Called Sagittarius A*, the supermassive black hole weighs in at more than four million times the mass of the sun. We’ve never seen this object directly—it’s hidden behind thick clouds of dust and gas. But astronomers have been able to follow the orbits of stars and gas clouds near the galactic center, which allowed them to infer the mass of the cosmic heavyweight hiding behind the curtain.
It’s thought that supermassive black holes are parked in the cores of most galaxies, and some are feeding on nearby matter so greedily that they shoot out jets of powerful radiation visible from millions of light-years away. The Milky Way is embedded in a clump of dark matter that is far larger and more massive than the galaxy itself. In the late 1960s, astronomer Vera Rubin inferred the presence of these invisible halos around galaxies when she observed that stars near the edge of Andromeda were whipping around the galaxy’s center at speeds that should send them flying off into space.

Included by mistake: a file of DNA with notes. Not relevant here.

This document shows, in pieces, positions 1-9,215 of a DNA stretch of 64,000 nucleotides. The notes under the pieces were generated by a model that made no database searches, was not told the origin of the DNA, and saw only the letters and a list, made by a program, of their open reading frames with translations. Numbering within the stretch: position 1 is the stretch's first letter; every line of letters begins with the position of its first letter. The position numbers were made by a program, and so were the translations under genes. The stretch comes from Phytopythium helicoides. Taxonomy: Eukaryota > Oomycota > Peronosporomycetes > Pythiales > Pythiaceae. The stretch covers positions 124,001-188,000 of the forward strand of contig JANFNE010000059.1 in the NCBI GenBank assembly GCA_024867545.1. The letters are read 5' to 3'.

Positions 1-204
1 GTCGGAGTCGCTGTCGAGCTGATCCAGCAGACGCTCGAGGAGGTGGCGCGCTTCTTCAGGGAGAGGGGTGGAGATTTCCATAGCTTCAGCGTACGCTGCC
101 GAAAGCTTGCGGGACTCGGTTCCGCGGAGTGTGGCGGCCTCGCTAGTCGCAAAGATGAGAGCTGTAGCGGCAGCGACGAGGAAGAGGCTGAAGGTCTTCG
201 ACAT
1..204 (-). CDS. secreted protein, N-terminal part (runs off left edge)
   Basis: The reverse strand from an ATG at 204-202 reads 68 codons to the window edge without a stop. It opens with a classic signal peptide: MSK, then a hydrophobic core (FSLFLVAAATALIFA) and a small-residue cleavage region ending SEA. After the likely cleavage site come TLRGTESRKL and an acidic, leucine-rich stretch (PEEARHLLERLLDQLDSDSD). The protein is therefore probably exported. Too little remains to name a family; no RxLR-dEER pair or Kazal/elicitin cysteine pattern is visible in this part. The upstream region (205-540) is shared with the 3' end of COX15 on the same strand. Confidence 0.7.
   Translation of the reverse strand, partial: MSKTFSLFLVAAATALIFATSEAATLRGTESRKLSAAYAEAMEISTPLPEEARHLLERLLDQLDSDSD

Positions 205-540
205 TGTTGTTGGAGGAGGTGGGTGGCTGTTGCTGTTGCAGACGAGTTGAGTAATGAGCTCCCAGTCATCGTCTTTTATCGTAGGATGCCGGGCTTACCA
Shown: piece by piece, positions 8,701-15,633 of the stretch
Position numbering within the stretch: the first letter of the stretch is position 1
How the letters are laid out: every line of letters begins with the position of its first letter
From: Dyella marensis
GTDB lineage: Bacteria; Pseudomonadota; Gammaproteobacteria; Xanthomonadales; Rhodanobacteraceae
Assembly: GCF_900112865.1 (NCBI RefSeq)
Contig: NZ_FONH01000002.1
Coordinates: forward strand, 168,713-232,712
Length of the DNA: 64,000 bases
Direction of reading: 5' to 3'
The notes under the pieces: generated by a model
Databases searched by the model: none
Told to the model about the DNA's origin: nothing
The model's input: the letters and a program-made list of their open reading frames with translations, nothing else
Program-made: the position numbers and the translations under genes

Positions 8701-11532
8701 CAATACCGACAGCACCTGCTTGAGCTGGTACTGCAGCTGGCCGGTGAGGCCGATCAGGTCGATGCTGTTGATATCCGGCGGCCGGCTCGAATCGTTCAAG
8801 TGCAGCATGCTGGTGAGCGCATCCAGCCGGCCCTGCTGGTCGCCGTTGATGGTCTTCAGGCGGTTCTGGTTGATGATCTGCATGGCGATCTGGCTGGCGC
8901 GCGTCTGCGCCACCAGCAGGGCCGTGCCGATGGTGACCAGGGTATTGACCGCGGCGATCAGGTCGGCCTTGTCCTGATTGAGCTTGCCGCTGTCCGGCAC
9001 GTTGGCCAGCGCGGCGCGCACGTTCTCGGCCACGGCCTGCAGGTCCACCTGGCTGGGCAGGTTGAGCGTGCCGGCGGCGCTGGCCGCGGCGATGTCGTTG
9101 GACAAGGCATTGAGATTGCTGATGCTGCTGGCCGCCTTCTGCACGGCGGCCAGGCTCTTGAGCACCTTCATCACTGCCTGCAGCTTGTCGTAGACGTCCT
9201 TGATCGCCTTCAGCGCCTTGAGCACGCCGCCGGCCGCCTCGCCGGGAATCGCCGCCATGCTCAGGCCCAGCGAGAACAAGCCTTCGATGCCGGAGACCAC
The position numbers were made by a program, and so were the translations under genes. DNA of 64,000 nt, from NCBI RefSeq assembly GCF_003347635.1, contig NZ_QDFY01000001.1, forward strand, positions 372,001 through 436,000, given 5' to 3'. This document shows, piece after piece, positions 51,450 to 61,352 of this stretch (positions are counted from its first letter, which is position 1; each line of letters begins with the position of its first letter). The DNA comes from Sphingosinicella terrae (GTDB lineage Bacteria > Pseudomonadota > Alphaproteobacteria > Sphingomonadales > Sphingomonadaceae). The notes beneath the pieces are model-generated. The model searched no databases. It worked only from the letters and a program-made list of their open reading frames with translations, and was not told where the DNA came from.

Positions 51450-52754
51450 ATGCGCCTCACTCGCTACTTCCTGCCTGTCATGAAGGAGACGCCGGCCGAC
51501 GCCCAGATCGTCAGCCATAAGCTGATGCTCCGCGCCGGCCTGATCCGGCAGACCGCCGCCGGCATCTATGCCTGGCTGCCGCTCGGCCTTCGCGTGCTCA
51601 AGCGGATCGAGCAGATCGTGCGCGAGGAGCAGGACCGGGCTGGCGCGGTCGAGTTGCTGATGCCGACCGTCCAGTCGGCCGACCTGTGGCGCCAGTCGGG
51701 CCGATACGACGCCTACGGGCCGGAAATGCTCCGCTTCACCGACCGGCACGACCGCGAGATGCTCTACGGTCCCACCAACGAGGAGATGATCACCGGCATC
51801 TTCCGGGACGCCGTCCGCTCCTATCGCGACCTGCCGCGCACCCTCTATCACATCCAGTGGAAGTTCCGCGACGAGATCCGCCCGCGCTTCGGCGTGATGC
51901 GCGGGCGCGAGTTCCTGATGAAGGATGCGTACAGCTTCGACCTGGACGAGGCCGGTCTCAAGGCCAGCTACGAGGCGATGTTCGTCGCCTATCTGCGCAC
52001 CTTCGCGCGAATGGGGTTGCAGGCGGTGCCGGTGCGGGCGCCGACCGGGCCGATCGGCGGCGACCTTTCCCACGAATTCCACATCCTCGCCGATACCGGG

And yet, they weren’t, meaning that some sort of cosmic glue held everything together. That glue, we now know, is dark matter. The study of the Milky Way and its properties is an active area of research in astrophysics, with astronomers using a variety of observational and theoretical techniques to learn more about the galaxy’s structure, formation, and evolution.
- “10 Facts about the Milky Way” The University of Maine
- “Milky Way galaxy: Everything you need to know about our cosmic neighborhood” Space
- “10 Interesting Facts About the Milky Way” Universe Today
- “40 Interesting Facts About the Milky Way Galaxy” Earth Eclipse
- “Facts about the Milky Way” The Planets
- “The Milky Way Facts” The Nine Planets
- “10 Weird Things You (Probably) Didn’t Know About the Milky Way” National Geographic